This recognition of and respect for "self-so-ing" and "other-ing" does not necessarily lead to "doing nothing" or "letting being alone." In many cases "I" could do something to the "other" without interfering or blocking its way toward "it-self-so-ing." It would rather help or support this "it-self-so-ing." This helpful support without interfering is called by Lao Zi fubh in chapter 64, i.e., the fifth and the last place where zi ran occurs in the Dao De Jing. In that chapter Lao Zi said,


[Thus the sage] is able to help/support (fu) the ten thousand things in their ways toward "self-so-ing" (zi ran) but dares not to act/interfere.

Here wu wei is interpreted as "helping or supporting things in their 'self-so-ings.'" But this interpretation is still pretty vague and thus needs further discussion.

First, Lao Zi's concept of fu indicates that the key to understanding wu wei consists neither in "doing something" nor "doing nothing," neither in "doing with intention/desire" nor "doing without intention/desire." Rather, the point is how to do things so as to fit or support the "it-self-so-ing" of the thing.[42] In some situations I ought not to do anything because that is the best way to support (fu) "it-self-so-ing" of things. But in some other situations I may need to do something because that is the best way. [43] Therefore, wu wei as either one of above mentioned senses is only a means toward zi ran (it-self-so-ing) while zi ran should be the end of wu wei. That is to say, zi ran might call for "having-no-activity," but "having-no-activity" is neither necessary nor sufficient for leading to zi ran (it-self-so-ing). The basis for us to judge an action as wu wei or not is to see whether it is to support/help (fu) a thing's zi ran (it-self-so-ing).

Second, if we should understand Lao Zi's wu wei in light of zi ran, the next question would be how to judge whether what I do really supports/helps rather than interferes with or blocks a thing's zi ran (it-self-so-ing). Feng You-lanbi suggests that wu wei as fu zi ran means that

... a man should restrict his activities to what is necessary and what is natural. "Necessary" means necessary to the achievement of a certain purpose, and never overdoing. "Natural" means following one's [d]e with no arbitrary effort.[44]

To me, Feng's suggestion does not take us a step forward, since we may still ask how one judges whether one's action is overdoing or arbitrary. What is the criterion for judging "necessary" or "natural" action? How can I know the "it-self-so-ing" of the other in order to behave "necessarily" and "naturally?" If I take the other as the criterion of the judgement, how do I know what is the real criterion of the other? If I take myself to be the criterion, how can I really avoid overdoing or arbitrariness?[45]

In order to find a way to solve such problem, I suggest to change our traditional way of asking the question. If wu wei, as discussed above, should be understood from zi ran, and if zi ran must be understood as non-entified or non-substantial "it-self-so-ing," then simply to ask about doing "what," as Feng did, may be misleading. Any affirmative answer to the "what" question or to the question of the criterion for what is necessary and natural for the "other's" zi ran (it-self-so-ing) would treat zi ran as an entity and would thus eliminate the other-ing of the other. Because of this, Lao Zi said in the famous first chapter of the Dao De Jing,

The dao that can be told of is not the authentic dao.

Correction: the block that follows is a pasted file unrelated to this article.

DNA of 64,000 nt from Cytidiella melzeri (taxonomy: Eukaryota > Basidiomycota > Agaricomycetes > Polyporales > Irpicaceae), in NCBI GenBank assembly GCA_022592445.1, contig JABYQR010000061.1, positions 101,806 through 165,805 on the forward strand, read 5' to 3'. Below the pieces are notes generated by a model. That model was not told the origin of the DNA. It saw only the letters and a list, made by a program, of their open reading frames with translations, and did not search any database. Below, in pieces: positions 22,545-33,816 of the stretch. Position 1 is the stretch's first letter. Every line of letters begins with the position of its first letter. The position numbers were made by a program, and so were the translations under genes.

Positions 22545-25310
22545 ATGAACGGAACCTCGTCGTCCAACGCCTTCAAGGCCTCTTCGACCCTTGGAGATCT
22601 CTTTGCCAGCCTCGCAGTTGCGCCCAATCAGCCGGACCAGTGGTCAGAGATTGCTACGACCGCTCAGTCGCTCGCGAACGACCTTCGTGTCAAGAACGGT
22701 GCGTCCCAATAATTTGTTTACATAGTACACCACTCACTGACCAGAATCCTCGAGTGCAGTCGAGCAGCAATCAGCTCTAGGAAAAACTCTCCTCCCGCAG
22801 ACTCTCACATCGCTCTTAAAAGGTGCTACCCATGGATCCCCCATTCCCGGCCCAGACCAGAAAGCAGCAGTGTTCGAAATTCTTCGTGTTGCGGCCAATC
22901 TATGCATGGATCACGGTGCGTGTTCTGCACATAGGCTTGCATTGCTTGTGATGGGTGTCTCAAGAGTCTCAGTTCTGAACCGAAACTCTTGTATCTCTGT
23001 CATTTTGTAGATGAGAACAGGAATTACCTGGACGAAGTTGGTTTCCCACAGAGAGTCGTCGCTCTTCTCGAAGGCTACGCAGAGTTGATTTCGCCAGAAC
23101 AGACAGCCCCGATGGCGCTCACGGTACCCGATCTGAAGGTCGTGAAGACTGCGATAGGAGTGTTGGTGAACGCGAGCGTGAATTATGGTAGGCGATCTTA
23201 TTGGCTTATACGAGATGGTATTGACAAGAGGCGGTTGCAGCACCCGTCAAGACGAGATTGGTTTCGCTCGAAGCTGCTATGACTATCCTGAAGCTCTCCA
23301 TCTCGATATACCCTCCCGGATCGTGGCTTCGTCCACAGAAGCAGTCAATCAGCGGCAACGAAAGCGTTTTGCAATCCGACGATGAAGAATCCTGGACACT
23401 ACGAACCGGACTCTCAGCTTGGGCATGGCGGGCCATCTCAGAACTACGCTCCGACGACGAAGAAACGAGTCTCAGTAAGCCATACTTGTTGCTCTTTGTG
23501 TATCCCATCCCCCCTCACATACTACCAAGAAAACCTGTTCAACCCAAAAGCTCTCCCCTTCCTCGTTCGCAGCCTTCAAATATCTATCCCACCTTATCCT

The name that can be named is not the authentic name.

Thus understood, when Lao Zi defined wu wei as fu zi ran in the chapter 64, what he was really interested in, from my point of view, is not a question such as how "I" can "know" or "name" the other's "it-self-so-ing" or "identify" myself with the other's known "it-self-so-ing." It is rather a question how "I" can behave in such a way that the other's "it-self-so-ing" will have a maximum room of growing and realization. I think that those are two different questions. One is a theoretical question of "what to know," while the other is a practical question of "how to do." The answer to the first question assumes or requires my knowledge of the other's zi ran (it-self-so-ing). But the answer to the second question may not necessarily involve such an assumption or requirement. It requires rather an attitude, e.g., showing respect for the other's zi ran. This attitude "recognizes" the other-ing of the other but does not need to specify what the other-ing of the other is. When Lao Zi put together "helping and supporting the ten thousand things in their ways toward "it-self-so-ing" (fu zi ran) together with "not dare to interfere with" (fu gan weibj) in chapter 64, he did not provide any substantified criterion. Rather, he advocated a soft or yielding attitude such as se (withholding), wei xiabk (to place oneself below others), etc., so that the other things are not only allowed but also encouraged to be in their ways of "it-self-so-ing." This soft and yielding attitude should not be interpreted simply as something passive or as a rejection of participation of any kind. It is rather an attitude that calls for or inviting a better kind of participation.

Therefore, all the three traditional interpretations of wu wei can be consistently and coherently explained on the basis of the principle of "the other-ing," which is the key to understanding the negative sense of Lao Zi's concept of zi ran, i.e., "non-interference by the other." Here, whether wu wei expresses itself as "having-no-activity," as "acting without desire/intention" or "acting with a yielding attitude," all of these are only different ways or means for letting others, helping others, or encouraging others on the way (dao) to their own "self-so-ings." Which way will best serve this purpose will depend on specific situations. Therefore, it is neither necessary nor appropriate to argue which one is the only or true interpretation of wu wei.